.stm files

.stm files

CDO 1.21

.edb files

.edb files

Although this table indicates the preferred file type, cross conversions may occur. For example, if a POP3 client submits a message, the message data is physically stored in the .stm file. There is some automatic property promotion to the .edb file of the message header and other data. However, now assume that a MAPI client attempts to read the message. In this scenario, the message data in the .stm file is fully promoted to the .edb file (attachments are left in the .stm file and converted in memory). Promotion only occurs from the .stm file to the .edb file. There are no circumstances where data is promoted to the .stm file; all client conversions are performed in memory in these scenarios (with the aid of temporary files).

In the majority of scenarios, there is no real benefit to splitting the .edb files and .stm files on separate spindles. For example, if you have six disks, you must decide whether creating two RAID5 partitions over three disks each would give better performance than a single RAID0+1 (stripe and mirror) partition. In this case, RAID0+1 provides better write performance.

As disks become larger, it is tempting to purchase fewer larger disks to handle user data. Unfortunately, the speed of disks is not relative to the size. Therefore, you may have sufficient physical disk space, but the performance may not be sufficient for the user load. Allocate sufficient physical disk spindles for mailbox servers. It should be noted that specialized storage subsystems that use gigabytes of cache and many racks of hard disks typically have their own partition management and fault-tolerant operating system. When you work with these devices, seek specialist assistance from the hardware vendor.

In summary, the following are your best guidelines for configuring mailbox servers:

  • Create a RAID1 partition for Windows and Exchange binary files.
  • Put the pagefile on a separate RAID1 spindle. For mailbox servers, you should never put the pagefile on a non-RAID partition because the loss of the volume causes the server to stop.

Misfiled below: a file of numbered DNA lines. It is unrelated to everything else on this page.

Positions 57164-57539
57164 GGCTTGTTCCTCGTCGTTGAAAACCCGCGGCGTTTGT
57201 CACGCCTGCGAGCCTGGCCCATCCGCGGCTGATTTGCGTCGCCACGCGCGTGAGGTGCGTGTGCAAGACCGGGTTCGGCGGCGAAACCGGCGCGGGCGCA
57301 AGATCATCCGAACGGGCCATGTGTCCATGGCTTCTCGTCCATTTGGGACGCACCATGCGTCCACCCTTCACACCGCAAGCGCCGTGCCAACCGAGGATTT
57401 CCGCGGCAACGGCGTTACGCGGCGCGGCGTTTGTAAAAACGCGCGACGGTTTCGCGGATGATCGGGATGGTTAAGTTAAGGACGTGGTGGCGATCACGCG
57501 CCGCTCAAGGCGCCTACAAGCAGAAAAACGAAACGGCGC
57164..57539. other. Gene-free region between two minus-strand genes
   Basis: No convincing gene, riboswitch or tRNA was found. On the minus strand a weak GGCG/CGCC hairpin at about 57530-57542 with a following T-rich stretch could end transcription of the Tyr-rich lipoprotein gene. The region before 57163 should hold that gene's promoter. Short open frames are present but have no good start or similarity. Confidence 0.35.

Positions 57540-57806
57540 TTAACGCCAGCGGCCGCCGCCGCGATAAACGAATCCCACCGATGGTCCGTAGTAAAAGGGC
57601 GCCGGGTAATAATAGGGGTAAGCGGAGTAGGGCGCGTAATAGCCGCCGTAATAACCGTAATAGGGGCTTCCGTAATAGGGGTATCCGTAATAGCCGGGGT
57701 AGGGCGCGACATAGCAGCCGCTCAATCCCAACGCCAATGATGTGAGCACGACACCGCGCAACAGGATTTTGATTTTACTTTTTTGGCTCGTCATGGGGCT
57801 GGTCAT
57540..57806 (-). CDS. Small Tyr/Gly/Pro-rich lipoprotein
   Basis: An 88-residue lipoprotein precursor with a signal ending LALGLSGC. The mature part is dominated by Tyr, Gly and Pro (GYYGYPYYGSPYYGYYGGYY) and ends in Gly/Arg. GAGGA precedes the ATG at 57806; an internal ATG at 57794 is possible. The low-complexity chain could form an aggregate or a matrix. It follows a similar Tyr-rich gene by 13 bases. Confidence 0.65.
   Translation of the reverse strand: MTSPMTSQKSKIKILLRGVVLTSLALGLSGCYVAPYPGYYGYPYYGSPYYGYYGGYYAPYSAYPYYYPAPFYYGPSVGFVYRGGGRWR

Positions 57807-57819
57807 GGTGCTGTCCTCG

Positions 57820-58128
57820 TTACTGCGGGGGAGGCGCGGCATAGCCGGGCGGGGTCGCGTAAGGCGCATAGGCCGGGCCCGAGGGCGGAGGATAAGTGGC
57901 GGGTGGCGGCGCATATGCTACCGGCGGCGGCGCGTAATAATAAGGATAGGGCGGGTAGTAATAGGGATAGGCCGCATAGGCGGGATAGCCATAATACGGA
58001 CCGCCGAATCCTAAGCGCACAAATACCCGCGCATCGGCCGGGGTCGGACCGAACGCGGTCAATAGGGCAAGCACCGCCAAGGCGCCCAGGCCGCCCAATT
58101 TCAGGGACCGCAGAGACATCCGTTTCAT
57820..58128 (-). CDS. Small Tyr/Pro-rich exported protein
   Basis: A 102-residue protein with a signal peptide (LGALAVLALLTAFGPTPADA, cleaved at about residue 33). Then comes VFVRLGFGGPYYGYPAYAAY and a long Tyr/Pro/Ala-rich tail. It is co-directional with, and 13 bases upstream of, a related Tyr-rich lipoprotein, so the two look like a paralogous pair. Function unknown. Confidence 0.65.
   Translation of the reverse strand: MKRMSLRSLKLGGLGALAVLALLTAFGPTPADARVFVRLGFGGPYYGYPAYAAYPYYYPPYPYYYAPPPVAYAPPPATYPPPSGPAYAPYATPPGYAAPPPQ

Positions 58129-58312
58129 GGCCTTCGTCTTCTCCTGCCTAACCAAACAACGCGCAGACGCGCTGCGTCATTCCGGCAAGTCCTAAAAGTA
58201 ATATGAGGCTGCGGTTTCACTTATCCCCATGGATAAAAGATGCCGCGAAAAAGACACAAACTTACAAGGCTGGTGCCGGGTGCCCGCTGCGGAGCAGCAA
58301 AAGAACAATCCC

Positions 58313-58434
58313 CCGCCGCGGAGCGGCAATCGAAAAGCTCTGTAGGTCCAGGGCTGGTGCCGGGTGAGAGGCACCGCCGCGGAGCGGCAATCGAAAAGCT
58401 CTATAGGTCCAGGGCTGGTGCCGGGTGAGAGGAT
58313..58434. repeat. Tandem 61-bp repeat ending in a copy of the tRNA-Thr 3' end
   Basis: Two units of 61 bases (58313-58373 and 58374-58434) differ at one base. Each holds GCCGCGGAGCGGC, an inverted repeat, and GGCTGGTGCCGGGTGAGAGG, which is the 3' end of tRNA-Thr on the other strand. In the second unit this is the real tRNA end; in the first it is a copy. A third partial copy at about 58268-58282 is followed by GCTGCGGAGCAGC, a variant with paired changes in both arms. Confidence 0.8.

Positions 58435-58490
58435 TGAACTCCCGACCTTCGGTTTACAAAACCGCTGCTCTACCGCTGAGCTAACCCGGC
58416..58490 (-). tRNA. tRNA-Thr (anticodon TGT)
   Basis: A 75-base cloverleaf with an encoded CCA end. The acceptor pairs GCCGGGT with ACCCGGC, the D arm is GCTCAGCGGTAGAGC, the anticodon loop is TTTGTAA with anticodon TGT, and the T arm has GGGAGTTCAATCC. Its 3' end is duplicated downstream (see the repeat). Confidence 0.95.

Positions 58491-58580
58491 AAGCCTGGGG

• Create one dedicated fault-tolerant partition for each storage group for the transaction logs (for example, RAID1 or RAID 0+1). A two-disk RAID1 partition should yield approximately 300 sequential write I/O operations a second. This capacity should be more than sufficient for a busy five-database storage group.
  • Create at least one fault-tolerant partition for your databases. If you have only one array, put all databases on this array. If you have multiple arrays, use one array for each storage group (databases only).

Databases, SMTP queues, and transaction log files can be moved to different partitions by using Exchange System Manager.

For more information about moving databases and logs, see Microsoft Knowledge Base article 257184, "XADM: How to Move Exchange Databases and Logs in Exchange 2000 Server."

With a physical disk that maintains 64 sectors per track, Windows always creates the partition starting at the sixty-forth sector, therefore misaligning it with the underlying physical disk. To be certain of disk alignment, use Diskpart.exe, a disk partition tool. Diskpart.exe is a utility provided by Microsoft in the Windows Server 2003 Service Pack 1 Support Tools. Diskpart.exe is a command-line utility that can explicitly set the starting offset in the master boot record (MBR). By setting the starting offset, you can track alignment and improve disk performance. Exchange Server 2003 writes data in multiples of 4 KB I/O operations (4 KB for the databases and up to 32 KB for streaming files). Therefore, make sure that the starting offset is a multiple of 4 KB. Failure to do so may cause a single I/O operation spanning two tracks, causing performance degradation.

For detailed instructions, see How to Align Exchange I/O with Storage Track Boundaries in the Optimizing Storage for Exchange Server 2003 guide.